The cheapskate chancer's guide to photography

With five-megapixel digital cameras slowly edging under the crucial £100 barrier, and the price of storage media in freefall, it’s suddenly possible for anyone to become a decent photographer. How?
Step one is to buy yourself a reasonable camera. There’s no point spending a fortune; they aren’t generally built to last any more, and besides, you just know a smaller and smarter model will come out as soon as you’ve spent the money. I’m a careful purchaser, and I’ve got three obsolete digital cameras sitting at home as it is (not counting cameraphones!). Amazon is always a good place to do some price research.
Around £100 will buy you the camera you need. Aim for the highest numbers of megapixels and optical (not digital!) zoom – but spare a particular thought for the type of memory card. The different manufacturers favour different formats; and if you’ve already bought into one type of card, for other devices you already own, it makes sense to stick with that.
SD cards are probably the most flexible, and are getting ridiculously cheap. Amazon has a Viking 1GB SD card for a real bargain price of £13.20 – on my 5MP camera, that’s enough for nearly 400 photos, even at top quality. And that’s the key to it, folks.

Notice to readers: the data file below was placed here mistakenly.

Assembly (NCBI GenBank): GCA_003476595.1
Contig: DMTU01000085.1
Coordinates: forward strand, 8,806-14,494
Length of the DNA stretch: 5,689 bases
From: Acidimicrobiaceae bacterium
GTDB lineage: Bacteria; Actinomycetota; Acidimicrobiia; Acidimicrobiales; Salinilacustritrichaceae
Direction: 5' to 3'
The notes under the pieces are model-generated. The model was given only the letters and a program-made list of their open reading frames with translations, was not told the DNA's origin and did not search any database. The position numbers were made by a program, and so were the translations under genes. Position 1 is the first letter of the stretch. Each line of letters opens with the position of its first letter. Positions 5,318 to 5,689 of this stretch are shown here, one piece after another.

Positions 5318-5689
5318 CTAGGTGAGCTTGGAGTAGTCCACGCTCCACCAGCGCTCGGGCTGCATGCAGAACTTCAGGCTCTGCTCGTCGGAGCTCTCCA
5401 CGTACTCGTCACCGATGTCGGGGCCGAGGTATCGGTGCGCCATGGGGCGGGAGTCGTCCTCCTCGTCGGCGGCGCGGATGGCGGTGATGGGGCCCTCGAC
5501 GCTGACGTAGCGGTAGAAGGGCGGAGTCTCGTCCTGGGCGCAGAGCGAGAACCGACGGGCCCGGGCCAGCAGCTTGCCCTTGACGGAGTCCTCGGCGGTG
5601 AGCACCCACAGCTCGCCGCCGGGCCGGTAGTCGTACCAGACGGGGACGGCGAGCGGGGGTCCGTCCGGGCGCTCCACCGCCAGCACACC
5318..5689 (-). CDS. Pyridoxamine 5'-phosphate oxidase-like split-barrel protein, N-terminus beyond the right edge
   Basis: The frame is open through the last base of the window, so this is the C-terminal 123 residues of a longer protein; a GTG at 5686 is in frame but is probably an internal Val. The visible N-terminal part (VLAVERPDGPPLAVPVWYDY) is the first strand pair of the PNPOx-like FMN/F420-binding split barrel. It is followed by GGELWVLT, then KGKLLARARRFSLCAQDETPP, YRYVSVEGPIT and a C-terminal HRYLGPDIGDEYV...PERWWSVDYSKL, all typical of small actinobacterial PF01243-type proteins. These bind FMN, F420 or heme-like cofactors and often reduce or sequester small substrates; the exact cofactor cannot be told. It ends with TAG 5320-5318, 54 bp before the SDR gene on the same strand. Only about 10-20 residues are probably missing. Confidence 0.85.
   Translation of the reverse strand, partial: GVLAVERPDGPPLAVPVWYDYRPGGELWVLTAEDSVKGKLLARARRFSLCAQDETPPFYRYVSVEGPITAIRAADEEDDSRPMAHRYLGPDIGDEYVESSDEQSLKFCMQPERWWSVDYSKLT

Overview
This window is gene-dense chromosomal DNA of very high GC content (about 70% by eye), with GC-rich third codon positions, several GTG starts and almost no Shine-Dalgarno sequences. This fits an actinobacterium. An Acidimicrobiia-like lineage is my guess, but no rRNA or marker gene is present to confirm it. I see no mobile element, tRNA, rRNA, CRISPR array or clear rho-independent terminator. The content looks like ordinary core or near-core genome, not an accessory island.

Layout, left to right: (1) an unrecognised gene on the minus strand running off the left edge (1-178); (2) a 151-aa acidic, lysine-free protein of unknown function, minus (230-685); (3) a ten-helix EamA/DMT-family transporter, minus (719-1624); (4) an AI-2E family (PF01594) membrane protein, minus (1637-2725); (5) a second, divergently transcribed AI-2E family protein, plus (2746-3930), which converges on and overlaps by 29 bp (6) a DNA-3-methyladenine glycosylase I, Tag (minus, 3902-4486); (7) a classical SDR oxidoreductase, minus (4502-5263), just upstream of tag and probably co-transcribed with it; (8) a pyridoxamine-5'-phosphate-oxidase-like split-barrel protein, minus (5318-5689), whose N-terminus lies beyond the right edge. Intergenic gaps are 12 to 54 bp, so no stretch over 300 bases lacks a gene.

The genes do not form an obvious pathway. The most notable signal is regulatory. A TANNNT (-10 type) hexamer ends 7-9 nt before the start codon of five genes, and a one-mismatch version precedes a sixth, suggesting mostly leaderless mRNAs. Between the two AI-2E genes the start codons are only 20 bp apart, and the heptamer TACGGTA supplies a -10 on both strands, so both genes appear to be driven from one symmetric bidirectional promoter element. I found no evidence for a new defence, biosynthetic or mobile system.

In the old days, you had maybe 24 exposures per roll of film, meaning just 24 chances to get it right. With a 1GB card on board, capacity is no longer a concern. You can take 24 pictures of the same thing, maybe on a rapid-fire function if you have one – and, unless you’re really unlucky or really incompetent, at least one of them should be half decent anyway.
The more megapixels, the more slack you have. If you’re starting with a 5 megapixel picture, you have scope to trim bits off the sides, and still have enough pixels to make a large, good-quality print. Plus you’ll have the luxury of being able to review your photos on the camera’s built-in screen, as you take them. If you can’t make something of even one of your attempts, try again.
I’m not saying you’ll be deposing the Guardian’s star snapper Dan Chung. But if there’s one thing I’ve learned from his (excellent) blog, it’s that even the pros rely to a large extent on technology and luck. Don’t be ashamed of doing likewise yourself.